Point mutations of the enzyme copper-zinc superoxide dismutase (CuZnSOD) have been linked to the neurodegenerative disease familial amyotrophic lateral sclerosis (FALS), or Lou Gehrig’ s disease. Although the mechanism of the disease has not been determined, abnormal protein folding and protein aggregation seem to play a role. Shifts in the visible absorption spectra of remetallated mutant apoproteins suggest improper metal binding and protein folding in some of the mutant forms of CuZnSOD, thus leading researchers to suppose that the toxicity of the mutant protein is connected to its metal-binding properties. In this project, human wild-type and mutant (A4V) CuZnSOD were produced in E. coli. In addition, experiments were performed with the bovine form of CuZnSOD in order to lay a foundation for future research into the metal-binding properties of the A4V mutant human protein. These experiments included measurement of enzymatic activity, replacement of metal ions, and quantitation of metals in the protein.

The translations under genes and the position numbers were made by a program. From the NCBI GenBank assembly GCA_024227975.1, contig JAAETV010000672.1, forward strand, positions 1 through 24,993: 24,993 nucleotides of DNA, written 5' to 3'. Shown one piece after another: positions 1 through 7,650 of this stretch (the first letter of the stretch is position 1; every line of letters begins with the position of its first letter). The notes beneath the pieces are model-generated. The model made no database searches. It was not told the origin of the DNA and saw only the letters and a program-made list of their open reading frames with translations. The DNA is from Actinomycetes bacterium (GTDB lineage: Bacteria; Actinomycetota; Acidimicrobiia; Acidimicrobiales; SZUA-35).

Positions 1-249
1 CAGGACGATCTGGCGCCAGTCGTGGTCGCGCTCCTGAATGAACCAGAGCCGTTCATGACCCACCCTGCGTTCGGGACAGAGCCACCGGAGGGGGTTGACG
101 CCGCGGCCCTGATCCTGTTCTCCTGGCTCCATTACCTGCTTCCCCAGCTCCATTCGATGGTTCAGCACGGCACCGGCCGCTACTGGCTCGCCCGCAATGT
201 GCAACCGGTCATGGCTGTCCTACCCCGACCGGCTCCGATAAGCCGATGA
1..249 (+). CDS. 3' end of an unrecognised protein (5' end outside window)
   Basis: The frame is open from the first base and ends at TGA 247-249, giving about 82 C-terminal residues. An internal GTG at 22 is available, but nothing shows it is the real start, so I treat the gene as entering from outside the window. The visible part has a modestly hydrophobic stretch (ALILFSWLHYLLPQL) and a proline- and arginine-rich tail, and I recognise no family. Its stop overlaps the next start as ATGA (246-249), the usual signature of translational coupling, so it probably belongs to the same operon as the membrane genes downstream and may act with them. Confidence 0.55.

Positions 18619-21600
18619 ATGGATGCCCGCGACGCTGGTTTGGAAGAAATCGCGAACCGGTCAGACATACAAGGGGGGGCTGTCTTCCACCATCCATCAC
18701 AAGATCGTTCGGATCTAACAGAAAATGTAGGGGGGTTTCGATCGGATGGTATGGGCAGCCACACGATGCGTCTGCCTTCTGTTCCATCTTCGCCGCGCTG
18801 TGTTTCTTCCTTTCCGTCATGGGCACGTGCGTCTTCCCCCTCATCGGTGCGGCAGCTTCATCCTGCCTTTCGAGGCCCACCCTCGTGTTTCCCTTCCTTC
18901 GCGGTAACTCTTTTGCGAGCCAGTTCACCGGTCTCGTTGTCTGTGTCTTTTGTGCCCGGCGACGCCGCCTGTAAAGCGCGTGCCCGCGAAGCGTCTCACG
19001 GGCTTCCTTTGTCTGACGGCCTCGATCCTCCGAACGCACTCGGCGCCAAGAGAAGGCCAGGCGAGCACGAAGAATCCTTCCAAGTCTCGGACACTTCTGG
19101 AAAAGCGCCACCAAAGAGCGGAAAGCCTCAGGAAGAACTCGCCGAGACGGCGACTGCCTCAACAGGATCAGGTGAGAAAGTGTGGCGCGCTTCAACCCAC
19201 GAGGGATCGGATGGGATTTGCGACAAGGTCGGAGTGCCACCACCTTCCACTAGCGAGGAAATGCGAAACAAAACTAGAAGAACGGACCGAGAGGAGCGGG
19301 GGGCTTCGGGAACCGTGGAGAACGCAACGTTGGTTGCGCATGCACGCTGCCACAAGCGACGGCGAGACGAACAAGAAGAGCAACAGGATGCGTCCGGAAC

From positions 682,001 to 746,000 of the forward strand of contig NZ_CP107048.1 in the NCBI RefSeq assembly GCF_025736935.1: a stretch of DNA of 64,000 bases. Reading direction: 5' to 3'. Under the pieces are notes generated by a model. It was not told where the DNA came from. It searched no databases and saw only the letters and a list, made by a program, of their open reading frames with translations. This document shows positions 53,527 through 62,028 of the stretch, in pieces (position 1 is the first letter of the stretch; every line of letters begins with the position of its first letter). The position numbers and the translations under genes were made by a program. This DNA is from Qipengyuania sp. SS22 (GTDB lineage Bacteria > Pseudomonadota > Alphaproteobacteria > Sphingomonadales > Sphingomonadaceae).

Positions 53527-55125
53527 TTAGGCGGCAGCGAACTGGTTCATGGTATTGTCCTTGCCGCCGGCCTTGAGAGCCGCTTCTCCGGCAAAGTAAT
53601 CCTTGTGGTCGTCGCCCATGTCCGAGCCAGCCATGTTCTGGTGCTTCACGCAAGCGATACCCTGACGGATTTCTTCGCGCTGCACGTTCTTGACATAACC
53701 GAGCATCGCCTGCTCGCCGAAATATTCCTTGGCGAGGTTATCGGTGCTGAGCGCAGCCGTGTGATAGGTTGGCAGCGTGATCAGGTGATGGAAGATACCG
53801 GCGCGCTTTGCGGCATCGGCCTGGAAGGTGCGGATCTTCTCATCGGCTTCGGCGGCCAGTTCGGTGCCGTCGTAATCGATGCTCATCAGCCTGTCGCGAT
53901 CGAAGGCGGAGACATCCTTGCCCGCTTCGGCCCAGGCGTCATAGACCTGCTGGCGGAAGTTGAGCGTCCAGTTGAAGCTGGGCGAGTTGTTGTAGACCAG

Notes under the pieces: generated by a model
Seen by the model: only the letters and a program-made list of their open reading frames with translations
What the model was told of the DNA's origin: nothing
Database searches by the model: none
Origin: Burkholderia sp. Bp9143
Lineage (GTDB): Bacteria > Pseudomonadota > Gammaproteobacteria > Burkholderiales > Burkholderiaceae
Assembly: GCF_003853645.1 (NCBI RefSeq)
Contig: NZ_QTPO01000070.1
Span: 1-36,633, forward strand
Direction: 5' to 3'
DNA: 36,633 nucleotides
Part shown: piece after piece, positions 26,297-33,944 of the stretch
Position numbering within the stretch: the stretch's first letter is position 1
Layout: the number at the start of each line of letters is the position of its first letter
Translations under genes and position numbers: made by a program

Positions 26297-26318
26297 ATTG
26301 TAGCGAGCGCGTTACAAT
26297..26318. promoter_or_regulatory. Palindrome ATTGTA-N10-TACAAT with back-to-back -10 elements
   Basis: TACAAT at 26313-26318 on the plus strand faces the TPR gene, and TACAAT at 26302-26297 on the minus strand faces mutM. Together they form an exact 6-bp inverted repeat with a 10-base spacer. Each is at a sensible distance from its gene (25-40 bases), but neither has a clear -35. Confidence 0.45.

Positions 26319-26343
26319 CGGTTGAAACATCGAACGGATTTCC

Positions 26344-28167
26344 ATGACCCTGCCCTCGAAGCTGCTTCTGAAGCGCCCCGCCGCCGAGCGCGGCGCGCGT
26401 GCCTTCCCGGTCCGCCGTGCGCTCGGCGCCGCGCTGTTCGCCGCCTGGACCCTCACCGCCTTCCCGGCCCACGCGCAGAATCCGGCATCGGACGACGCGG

Kathryn Brown, ’06 Wayzata, MN
Major: Chemistry – ACS Certified
Christina Klug, ‘07 Cedar Rapids, IA
Majors: Chemistry – ACS Certified, Biochemistry and Molecular Biology
Sponsor: Cynthia Strong